1649-8526Volume IIssue 1Year 2007

Sansibar oder der wirkliche Grund

Drama in a College German Language Class

Ulrike Brisson


The subject of the investigation is a drama-in-education approach to improve students’ access to German language, literature, and culture. It is based on an action research project carried out at a fourth-year German language class at a US university. This essay constitutes a critical exploration of the drama activities as suggested in Manfred Schewe’s and Heinz Wilms’ book Sansibar. Texte lesen und inszenieren (1995). From the results of the project, the paper addresses questions regarding project-oriented or process-oriented drama, it offers hints and caveats for teachers using drama activities for the first time, and proposes activities that go beyond the suggestions by Schewe and Wilms.

1. Introduction: Why Drama-in-Education in the 21st Century

Drama in foreign language instruction was a “first” for both teacher and students in a particular teaching sequence taught to fourth-year students of German at college level in the U.S., and the experiences and results of this action research project form the basis of this article. The goal of this article is to raise questions about teaching literature in foreign language classes in general and to discuss the benefits and challenges of using a drama-in-education approach for teaching literature. The results of this research are directed especially to those foreign language educators who, as it was in my case, are new to drama in education in order to help them learn what works and does not work so well. Furthermore, understanding of drama projects can be deepened by reporting on various attempts and how they were put into practice, which this essays intends to do.

My motivation for using drama-in-education techniques to teach literary works is based on my own (frustrating) experiences in literature classes as a student and (disappointing) observations of such courses as a teacher. All too often I have found these classes being taught in an entirely teacher-centered way. What was named a discussion was in fact a ping-pong situation or in Alexander’s words a “ ‘recitation script’” created by the teacher asking questions and some of the students trying to come up with the answer they hoped would match that of their teacher.1 In larger classes, only a few were actively involved while others listened passively or were pre-occupied with activities, such as reading cartoons or drawing pictures. What was meant to excite all students, ended up stimulating only a few, and their teachers complained that many were not “getting it.”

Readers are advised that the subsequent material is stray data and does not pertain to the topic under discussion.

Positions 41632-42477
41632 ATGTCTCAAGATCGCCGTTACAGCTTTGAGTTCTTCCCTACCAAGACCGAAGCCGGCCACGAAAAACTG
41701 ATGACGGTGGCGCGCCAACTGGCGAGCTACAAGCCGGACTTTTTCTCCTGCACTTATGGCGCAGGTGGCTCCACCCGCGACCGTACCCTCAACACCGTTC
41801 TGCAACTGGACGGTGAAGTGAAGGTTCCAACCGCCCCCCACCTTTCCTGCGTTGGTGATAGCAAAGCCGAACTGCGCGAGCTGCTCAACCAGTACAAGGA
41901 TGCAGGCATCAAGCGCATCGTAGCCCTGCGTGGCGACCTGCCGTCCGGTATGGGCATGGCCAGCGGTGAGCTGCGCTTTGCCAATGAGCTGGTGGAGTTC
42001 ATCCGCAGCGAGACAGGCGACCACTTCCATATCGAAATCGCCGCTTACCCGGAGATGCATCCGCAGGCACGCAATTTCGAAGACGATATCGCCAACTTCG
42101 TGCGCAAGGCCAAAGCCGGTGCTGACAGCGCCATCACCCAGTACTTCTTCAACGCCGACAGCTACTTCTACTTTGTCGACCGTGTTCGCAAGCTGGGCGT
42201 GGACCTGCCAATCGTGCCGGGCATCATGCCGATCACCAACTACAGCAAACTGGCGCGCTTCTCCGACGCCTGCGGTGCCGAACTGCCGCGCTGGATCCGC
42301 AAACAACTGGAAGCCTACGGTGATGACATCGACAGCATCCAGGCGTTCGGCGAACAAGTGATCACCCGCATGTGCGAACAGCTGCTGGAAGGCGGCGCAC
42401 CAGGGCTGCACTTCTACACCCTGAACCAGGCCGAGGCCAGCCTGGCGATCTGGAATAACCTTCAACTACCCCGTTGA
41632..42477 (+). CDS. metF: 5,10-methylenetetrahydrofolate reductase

In general, literature is given much cultural importance in the teaching both of the native as well as of foreign languages. Yet it seems to fail in reaching and educating the majority of the population, especially in today’s fast-pace, hard-pressed society. According to Bowker, a leading bibliographic information provider, “U.S. book production plummets 18,000 in 2005”2 and according to a literacy survey “42 million adults in the US are ‘functionally illiterate,’ meaning that they can't read the front page of the newspaper.”3 Other statistics of fourth graders do not show significant changes in literacy levels from 1991-2001 of this age group.4 What they do not tell is how the children’s reading habits will develop into their adult lives. Differences exist, of course, in social class, ethnicity, gender, and country of residence. The overall trend to spending less time with longer texts is, however, apparent. This is especially true at a time in which learners are primarily visually oriented, no longer learn in a linear but in a simultaneous and multiple manner, and appear to be living in a world very different from that of the characters of the canonical works they have been reading in class. Not only have learning habits changed but general life-styles as well. Today’s students are occupied with many more sedentary activities than half a century ago and their experiential world is largely second-hand rather than hands-on. Based on similar observations Schewe postulates:

[H]eute Studierende, deren Sozialisation stark von den neuen (Internet-) Medien geprägt wurden, nehmen anders wahr als frühere Generationen. Literaturvermittler müssen dieser Tatsache stärker ins Auge blicken und Formen des Umgangs mit Literatur entwickeln, die neu ansprechen (2002: 34).5

New approaches are therefore imperative, and drama in education offers one such possibility.